At the Consumer Electronic Show (CES) in Las Vegas this month, 4K TVs are likely to feature prominently, highlighting the major role played in driving the next generation HD technology by consumer hardware giants Sony, Samsung, LG and Panasonic. Although 4K sets are marketed under the 'Ultra-HD' label in North America, Sony insists on sticking with the 4K badge (to differentiate it from 8K) under which it already markets its home and professional cinema projection equipment.
Based on a resolution four times that of HD 1080p, (3,840 pixels horizontally, 2,160 vertically), 4K would seem to represent a more natural technology progression and easier consumer proposition than stereoscopic 3D. With elements of the 4K broadcast equipment market already becoming commoditised, momentum is building in support of the first 4K broadcasts by 2016, perhaps targeting the Olympic Games in Rio.
However, a number of key issues still have questions hanging over them, a basic one being that TV manufacturers need to persuade consumers to upgrade to a higher resolution set (currently costing north of $20,000) at a time when the benefits of HD are only just being enjoyed by the mainstream.
“Sixty percent of the world’s market has yet to transition from SD while others are prioritising multi-platform distribution,” notes Graham Sharp, CMO and SVP, corporate development at Grass Valley. “4K to the home is being driven by set manufacturers trying to boost their refresh cycle.”
The enhanced viewing experience that a 4K image offers has attracted broadcasters to tests, including Brazil’s Globo, Sky Deutschland and France Télévisions. BSkyB has trialled 4K recordings of Champions League matches and is examining distribution and production models as a prelude to possible U-HD channel launch.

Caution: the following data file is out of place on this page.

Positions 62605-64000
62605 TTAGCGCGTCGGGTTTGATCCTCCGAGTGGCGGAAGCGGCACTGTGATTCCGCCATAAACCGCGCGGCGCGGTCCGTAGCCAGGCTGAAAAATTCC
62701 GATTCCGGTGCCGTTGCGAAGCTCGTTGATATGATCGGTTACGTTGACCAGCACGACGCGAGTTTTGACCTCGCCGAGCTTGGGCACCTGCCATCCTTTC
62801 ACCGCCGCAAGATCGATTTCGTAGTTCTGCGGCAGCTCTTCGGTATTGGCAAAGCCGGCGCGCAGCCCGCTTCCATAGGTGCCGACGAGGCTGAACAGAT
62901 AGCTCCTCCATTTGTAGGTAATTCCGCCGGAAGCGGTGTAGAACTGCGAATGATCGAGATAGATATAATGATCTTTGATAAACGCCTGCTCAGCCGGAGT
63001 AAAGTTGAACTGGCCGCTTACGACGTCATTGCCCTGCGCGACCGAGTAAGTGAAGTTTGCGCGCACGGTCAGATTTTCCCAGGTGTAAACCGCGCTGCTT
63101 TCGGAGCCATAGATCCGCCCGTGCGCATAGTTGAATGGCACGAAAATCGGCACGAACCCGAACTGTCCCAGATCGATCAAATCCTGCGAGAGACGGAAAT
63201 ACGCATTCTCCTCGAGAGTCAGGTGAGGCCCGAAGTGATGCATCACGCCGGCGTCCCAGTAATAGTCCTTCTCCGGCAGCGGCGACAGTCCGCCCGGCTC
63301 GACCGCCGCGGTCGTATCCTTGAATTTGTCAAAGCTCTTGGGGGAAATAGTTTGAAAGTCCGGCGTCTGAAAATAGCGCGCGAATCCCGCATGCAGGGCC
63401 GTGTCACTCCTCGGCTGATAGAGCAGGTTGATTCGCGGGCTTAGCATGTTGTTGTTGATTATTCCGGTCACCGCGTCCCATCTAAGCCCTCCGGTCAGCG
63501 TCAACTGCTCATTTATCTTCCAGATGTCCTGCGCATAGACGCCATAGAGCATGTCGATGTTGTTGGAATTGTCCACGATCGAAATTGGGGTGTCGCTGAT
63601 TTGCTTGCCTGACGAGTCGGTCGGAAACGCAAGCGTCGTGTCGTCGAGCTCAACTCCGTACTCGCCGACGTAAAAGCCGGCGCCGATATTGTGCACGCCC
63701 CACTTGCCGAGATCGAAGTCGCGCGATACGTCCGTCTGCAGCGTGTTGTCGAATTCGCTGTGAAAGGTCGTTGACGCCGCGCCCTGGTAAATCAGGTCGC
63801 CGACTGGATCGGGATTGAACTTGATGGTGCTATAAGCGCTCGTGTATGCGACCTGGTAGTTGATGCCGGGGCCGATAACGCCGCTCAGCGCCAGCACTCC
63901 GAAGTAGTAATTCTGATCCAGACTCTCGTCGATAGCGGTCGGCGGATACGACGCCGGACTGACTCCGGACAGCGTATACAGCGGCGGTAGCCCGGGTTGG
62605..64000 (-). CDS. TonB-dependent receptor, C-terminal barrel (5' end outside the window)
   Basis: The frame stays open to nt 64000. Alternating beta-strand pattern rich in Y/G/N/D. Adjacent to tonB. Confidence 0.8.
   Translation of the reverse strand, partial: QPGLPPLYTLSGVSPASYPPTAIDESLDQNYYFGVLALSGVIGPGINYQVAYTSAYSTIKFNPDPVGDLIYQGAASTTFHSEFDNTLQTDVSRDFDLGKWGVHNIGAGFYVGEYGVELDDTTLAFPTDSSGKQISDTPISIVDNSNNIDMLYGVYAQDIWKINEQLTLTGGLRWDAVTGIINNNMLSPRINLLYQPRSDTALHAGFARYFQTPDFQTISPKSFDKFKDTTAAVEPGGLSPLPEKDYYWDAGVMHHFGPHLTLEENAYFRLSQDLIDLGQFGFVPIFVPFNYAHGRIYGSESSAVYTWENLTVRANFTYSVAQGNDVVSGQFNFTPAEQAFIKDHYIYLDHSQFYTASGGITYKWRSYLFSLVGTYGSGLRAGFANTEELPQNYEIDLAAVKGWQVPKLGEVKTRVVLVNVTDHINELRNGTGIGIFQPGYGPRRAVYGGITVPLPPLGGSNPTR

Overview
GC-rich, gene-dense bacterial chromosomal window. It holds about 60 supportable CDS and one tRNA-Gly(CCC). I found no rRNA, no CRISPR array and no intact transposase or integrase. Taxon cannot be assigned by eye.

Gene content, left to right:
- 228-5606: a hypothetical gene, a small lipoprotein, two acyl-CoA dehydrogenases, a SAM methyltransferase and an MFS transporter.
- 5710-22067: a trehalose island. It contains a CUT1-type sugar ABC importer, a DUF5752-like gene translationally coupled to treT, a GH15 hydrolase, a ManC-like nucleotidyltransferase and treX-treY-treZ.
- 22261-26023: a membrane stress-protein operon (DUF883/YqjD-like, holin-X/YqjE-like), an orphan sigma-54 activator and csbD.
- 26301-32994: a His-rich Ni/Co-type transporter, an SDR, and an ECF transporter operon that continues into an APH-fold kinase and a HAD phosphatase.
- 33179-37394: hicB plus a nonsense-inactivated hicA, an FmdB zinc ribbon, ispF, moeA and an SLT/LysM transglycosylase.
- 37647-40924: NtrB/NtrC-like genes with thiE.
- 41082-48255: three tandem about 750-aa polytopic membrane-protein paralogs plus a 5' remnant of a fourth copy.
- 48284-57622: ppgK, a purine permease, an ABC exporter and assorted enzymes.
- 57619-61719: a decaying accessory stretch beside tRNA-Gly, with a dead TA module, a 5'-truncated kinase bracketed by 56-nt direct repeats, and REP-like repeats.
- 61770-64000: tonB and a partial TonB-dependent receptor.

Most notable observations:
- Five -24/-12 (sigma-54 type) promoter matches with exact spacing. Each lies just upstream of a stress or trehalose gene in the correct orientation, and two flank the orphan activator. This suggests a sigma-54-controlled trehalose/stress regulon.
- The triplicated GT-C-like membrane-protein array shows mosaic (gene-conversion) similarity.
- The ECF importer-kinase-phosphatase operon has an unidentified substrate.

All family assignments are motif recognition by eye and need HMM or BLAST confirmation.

Fox Sports is using a Sony F65 camera at 4K (transmitted HD) for higher resolution replays during NFL broadcasts. The Middle East broadcaster most likely to jump in this direction first, Al Jazeera Sports, has yet to make its interest public.
“Assuming the compression standards are in place, then the launch of services could be possible in three years, limited to movie channels in the first instance,” suggests Adam Cox, senior market analyst, broadcast, Futuresource Consulting.
The momentum is predicated on a new compression scheme HEVC (Higher Efficiency Video Codec), which will effectively squeeze double the amount of data over existing bandwidths. This will make it possible to broadcast 4K (3,840 x 2,160 pictures) at data rates of between 30 and 40Mbit/s, which is the capacity of terrestrial broadcast channel DVB T2. Korean broadcasters reportedly aim to test this later in the year.
As with HD and 3D before it, U-HD will be led by pay TV operators who believe they can market a premium service and can justify the necessary infrastructure – such as funding new HEVC-compatible set top boxes.
Nonetheless, Futuresource predicts just 123,000 4K panels will be in UK homes by 2016. “The lack of a potential subscriber base will be an inhibitor,” says Cox. “4K is likely to be adopted slowly as the industry, and consumers, are still transitioning to HD.”
Even if 4K services are several years down the track, content is emerging, including a rising slate of studio movies, flagship documentaries and some high-end TV drama either shot natively with 4K cameras or post-produced digitally at 4K from 35mm.
3D TV productions, such as Space, a first commission in 4K by Sony, Discovery and IMAX joint venture 3net, are also likely to originate in Ultra-HD, where the higher resolution master can help retain a high quality final image on transmission now.